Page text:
Coca-Cola and SAP collaborate on managing supply chain networks

Coca-Cola is working with SAP to develop software to improve efficiency in the drinks firm's supply chain. Technology produced by...

Coca-Cola is working with SAP to develop software to improve efficiency in the drinks firm's supply chain. Technology produced by the collaboration could be used across the beverage industry, analysts have predicted.

The aim of the implementation is to give Coca-Cola more information at the store and account level to improve its retail customer relationships.

Margaret Carton, Coca-Cola's chief information officer, said the new software should cut paperwork, ensure cash settlements are made properly and reduce wasted space in delivery lorries.

Coca-Cola already runs various ERP and supply chain management applications, including SAP's R/3 material and production planning applications. However, these systems do not connect store deliveries with back-end systems, Carton said.

Tony Hart, managing analyst at research firm Datamonitor, said the agreement reflected the desire of manufacturers and retailers to improve supply chain visibility, allowing for improved planning and reducing the potential for unwanted deliveries.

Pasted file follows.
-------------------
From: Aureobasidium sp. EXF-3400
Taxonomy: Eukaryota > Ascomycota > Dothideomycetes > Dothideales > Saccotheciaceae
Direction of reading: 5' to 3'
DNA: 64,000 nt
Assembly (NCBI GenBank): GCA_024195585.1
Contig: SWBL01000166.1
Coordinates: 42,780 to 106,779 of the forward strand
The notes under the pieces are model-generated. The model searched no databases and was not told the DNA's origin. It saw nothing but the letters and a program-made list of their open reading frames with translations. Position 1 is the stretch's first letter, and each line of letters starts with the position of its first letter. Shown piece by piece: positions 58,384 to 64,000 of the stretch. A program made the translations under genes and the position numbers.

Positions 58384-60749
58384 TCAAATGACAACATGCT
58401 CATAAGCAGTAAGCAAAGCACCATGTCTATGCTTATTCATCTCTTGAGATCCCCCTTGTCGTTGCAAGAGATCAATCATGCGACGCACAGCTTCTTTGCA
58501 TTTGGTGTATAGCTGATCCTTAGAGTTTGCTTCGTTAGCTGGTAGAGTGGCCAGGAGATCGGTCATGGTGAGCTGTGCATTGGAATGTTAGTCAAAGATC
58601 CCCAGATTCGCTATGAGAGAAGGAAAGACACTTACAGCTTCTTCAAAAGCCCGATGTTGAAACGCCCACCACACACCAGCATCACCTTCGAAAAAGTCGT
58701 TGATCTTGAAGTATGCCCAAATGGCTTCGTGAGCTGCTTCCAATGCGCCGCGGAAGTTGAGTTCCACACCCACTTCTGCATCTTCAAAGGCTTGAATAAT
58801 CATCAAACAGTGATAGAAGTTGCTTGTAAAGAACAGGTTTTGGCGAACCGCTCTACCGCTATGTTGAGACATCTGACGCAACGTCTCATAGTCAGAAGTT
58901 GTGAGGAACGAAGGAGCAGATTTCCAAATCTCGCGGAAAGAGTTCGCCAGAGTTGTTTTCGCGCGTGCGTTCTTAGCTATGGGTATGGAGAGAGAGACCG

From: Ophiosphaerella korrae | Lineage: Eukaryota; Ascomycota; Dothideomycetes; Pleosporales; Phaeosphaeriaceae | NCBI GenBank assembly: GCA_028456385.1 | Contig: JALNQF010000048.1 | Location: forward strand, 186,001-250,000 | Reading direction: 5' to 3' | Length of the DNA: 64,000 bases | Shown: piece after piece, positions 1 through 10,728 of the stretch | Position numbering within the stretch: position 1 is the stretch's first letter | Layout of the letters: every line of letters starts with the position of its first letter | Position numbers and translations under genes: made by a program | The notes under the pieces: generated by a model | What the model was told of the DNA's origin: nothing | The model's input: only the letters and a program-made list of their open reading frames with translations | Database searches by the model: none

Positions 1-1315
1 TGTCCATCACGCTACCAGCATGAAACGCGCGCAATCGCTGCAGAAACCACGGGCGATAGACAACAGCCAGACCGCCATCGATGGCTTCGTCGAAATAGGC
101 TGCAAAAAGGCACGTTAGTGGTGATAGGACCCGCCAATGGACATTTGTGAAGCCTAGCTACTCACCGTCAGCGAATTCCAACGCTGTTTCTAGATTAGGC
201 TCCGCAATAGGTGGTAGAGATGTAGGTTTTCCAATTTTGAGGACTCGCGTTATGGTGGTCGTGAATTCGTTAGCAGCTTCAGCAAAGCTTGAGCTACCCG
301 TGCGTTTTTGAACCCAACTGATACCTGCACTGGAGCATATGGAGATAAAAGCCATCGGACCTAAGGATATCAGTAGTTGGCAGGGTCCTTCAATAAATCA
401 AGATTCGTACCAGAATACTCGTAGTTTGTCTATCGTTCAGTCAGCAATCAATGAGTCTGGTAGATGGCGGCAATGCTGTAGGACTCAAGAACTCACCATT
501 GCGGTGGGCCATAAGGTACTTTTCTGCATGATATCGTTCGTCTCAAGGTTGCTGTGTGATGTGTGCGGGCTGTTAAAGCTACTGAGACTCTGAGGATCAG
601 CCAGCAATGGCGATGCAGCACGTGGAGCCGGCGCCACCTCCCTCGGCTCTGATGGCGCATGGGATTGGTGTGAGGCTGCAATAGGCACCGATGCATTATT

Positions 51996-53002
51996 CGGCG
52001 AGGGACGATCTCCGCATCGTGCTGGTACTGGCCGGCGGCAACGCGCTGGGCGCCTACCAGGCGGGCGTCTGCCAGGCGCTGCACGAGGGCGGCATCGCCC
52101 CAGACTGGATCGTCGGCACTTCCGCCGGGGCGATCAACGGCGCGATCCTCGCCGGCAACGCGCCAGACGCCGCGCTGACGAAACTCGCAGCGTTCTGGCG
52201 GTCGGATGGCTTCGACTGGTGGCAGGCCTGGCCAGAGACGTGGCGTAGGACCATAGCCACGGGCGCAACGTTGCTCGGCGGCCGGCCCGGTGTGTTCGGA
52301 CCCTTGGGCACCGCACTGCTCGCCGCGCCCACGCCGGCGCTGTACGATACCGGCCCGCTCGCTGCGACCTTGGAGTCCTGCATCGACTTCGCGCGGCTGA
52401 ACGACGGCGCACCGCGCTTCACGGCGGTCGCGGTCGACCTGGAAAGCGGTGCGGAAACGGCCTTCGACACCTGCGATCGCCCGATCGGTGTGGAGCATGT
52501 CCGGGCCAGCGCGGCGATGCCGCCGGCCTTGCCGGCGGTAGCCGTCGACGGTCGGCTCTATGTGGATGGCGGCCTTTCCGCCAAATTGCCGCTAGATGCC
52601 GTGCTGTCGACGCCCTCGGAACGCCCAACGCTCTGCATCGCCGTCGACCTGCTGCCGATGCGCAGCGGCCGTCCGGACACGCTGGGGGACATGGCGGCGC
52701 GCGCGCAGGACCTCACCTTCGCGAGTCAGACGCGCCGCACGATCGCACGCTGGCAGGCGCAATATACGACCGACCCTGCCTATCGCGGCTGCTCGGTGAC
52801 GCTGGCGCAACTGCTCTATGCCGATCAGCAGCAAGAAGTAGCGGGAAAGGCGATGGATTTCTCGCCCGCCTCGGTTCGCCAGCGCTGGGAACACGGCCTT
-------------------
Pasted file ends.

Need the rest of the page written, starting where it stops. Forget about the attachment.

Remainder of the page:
"The agreement between Coca-Cola and SAP will try to eliminate inefficiencies and automate more of the extended processes from manufacturer to retailer," Hart said.

"There will be time and cost savings and the opportunity to drive revenues, for example, replacing sold-out stock faster.

"Mobile integration in a project of this size will have its problems, but as Coca-Cola is head-to-toe SAP, there is less potential for difficulties."

The data integration issues the project will tackle include providing functionality to the mobile worker so that the data entered into the mobile device is either automatically transferred or synchronised to back-end applications, said Hart.

The new application should help improve vending machine management, with support for direct upload and download of sales information using a handheld device. This could be improved further with the use of electronic tracking technologies, such as radio frequency identification tagging, Hart said.
This was last published in February 2004

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